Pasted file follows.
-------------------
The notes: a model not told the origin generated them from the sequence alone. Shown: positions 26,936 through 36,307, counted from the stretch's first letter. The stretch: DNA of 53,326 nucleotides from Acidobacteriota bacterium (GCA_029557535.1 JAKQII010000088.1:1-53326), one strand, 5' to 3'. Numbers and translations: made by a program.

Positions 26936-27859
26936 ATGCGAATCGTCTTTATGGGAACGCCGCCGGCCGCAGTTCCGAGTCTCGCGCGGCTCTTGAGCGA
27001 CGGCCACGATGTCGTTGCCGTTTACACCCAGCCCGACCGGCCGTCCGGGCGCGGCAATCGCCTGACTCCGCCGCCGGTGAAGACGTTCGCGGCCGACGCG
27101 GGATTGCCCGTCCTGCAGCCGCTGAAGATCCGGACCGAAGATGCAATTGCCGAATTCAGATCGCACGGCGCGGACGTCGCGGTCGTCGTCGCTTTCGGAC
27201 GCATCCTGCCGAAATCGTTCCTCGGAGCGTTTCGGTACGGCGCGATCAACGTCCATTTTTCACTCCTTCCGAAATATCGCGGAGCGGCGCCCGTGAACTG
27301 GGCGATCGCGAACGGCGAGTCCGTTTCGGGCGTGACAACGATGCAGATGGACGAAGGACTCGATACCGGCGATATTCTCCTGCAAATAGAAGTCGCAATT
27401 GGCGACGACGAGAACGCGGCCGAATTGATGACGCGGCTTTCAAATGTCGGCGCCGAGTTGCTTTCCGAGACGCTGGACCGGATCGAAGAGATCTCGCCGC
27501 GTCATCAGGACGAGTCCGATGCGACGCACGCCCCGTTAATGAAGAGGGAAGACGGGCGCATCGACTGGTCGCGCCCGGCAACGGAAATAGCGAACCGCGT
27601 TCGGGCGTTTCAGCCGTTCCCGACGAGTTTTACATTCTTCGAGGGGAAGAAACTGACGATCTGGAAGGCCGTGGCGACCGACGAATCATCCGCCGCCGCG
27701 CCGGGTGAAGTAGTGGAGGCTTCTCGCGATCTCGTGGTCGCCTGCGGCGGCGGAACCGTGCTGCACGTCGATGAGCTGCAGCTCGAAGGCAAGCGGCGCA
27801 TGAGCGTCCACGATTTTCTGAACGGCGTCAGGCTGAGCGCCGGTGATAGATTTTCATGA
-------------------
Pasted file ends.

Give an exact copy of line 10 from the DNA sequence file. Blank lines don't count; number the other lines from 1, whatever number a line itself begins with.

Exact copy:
27601 TCGGGCGTTTCAGCCGTTCCCGACGAGTTTTACATTCTTCGAGGGGAAGAAACTGACGATCTGGAAGGCCGTGGCGACCGACGAATCATCCGCCGCCGCG